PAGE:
Bookmark
              • Record: found
              • Abstract: found
              • Article: not found

              A Comparison of Changes in Anxiety and Depression Symptoms of Spontaneous Users and Trial Participants of a Cognitive Behavior Therapy Website

              Background In randomized controlled trials Internet sites have been shown to be effective in the treatment of depression and anxiety. However, it is unclear if the positive effects demonstrated in these trials transfer to community users of such sites. Objective To compare anxiety and depression outcomes for spontaneous visitors to a publicly accessible cognitive behavior therapy website (MoodGYM) (http://moodgym.anu.edu.au) with outcomes achieved through a randomized controlled efficacy trial of the same site. Methods All community visitors to the MoodGYM site between April 2001 and September 2003 were sampled: 182 participants in the BlueMood Trial who had been randomly assigned to the MoodGYM site as part of a large trial and 19607 visitors (public registrants) to the site. Symptom assessments (quizzes) were repeated within the website intervention to allow the examination of change in symptoms across modules. Outcome variables were (1) age, gender, initial depression severity scores, and number of assessments attempted, and (2) symptom change measures based on Goldberg anxiety and depression scores recorded on a least two occasions. Results Public registrants did not differ from trial participants in gender, age, or initial level of depression, which was high for both groups relative to previously published epidemiological data sets. Trial participants completed more assessments. No significant differences in anxiety or depression change scores were observed, with both public registrants and trial participants improving through the training program. Conclusions Public registrants to a cognitive behavior therapy website show significant change in anxiety and depression symptoms. The extent of change does not differ from that exhibited by participants enrolled on the website for a randomized controlled trial.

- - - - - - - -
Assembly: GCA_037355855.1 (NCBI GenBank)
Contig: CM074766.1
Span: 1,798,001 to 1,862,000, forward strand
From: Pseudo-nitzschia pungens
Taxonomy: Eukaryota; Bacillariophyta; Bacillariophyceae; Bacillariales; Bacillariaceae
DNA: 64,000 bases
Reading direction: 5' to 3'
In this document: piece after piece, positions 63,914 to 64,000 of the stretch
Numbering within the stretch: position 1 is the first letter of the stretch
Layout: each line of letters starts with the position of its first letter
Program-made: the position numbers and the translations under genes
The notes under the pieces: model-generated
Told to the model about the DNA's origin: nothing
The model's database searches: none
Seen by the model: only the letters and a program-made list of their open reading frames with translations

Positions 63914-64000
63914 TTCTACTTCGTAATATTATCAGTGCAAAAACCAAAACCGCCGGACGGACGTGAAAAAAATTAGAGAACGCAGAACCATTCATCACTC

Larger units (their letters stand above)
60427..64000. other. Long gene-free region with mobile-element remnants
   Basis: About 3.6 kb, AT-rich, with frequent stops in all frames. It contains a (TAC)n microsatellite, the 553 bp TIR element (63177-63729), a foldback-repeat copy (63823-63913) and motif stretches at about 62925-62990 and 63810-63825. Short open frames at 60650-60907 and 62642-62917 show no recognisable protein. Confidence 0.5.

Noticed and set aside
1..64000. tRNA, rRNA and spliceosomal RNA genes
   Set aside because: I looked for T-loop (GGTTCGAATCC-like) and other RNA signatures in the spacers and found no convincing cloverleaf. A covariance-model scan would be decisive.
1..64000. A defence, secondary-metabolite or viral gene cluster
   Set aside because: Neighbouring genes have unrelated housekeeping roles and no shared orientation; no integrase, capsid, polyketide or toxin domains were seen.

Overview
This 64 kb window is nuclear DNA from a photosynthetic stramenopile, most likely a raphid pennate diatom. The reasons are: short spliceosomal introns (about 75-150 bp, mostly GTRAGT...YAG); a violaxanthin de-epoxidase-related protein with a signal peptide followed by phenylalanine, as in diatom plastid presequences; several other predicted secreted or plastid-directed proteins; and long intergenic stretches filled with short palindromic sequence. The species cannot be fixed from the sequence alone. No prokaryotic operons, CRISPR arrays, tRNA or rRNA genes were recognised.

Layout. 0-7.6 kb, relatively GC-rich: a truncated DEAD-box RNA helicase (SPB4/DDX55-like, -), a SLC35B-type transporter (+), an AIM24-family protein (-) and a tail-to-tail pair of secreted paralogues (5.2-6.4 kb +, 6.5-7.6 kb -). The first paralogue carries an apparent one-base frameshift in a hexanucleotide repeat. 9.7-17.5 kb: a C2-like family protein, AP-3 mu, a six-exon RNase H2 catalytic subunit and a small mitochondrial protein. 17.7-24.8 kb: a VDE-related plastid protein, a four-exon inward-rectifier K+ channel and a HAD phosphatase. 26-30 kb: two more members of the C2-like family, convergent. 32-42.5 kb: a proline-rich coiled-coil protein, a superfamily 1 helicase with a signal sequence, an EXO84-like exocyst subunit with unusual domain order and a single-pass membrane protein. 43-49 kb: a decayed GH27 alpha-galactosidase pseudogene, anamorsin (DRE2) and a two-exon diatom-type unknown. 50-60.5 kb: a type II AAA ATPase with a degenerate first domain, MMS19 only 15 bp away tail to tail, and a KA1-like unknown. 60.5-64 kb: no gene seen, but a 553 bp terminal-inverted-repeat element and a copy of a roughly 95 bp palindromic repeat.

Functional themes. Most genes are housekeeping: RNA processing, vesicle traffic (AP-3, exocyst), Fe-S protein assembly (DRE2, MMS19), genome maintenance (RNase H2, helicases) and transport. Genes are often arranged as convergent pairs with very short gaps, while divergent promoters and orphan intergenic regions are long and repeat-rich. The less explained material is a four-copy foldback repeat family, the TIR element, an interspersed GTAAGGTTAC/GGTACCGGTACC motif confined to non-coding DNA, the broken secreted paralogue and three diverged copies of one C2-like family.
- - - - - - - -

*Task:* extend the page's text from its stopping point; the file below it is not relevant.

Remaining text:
Bookmark

                Author and article information

                Contributors
                Journal
                J Med Internet Res
                JMIR
                Journal of Medical Internet Research
                Gunther Eysenbach (Centre for Global eHealth Innovation, Toronto, Canada )
                1438-8871
                Jan-Mar 2005
                31 March 2005
                : 7
                : 1
                Affiliations
                1simpleCentre for Global eHealth Innovation simpleUniversity Health Network Toronto ONCanada
                Article
                v7i1e11
                10.2196/jmir.7.1.e11
                1550631
                15829473
                © Gunther Eysenbach. Originally published in the Journal of Medical Internet Research (http://www.jmir.org), 31.3.2005. Except where otherwise noted, articles published in the Journal of Medical Internet Research are distributed under the terms of the Creative Commons Attribution License (http://www.creativecommons.org/licenses/by/2.0/), which permits unrestricted use, distribution, and reproduction in any medium, provided the original work is properly cited, including full bibliographic details and the URL (see "please cite as" above), and this statement is included.
                Categories
                Viewpoint

                Medicine

                survival analysis, patient dropouts, longitudinal studies, clinical trials, internet

                Comments

                Comment on this article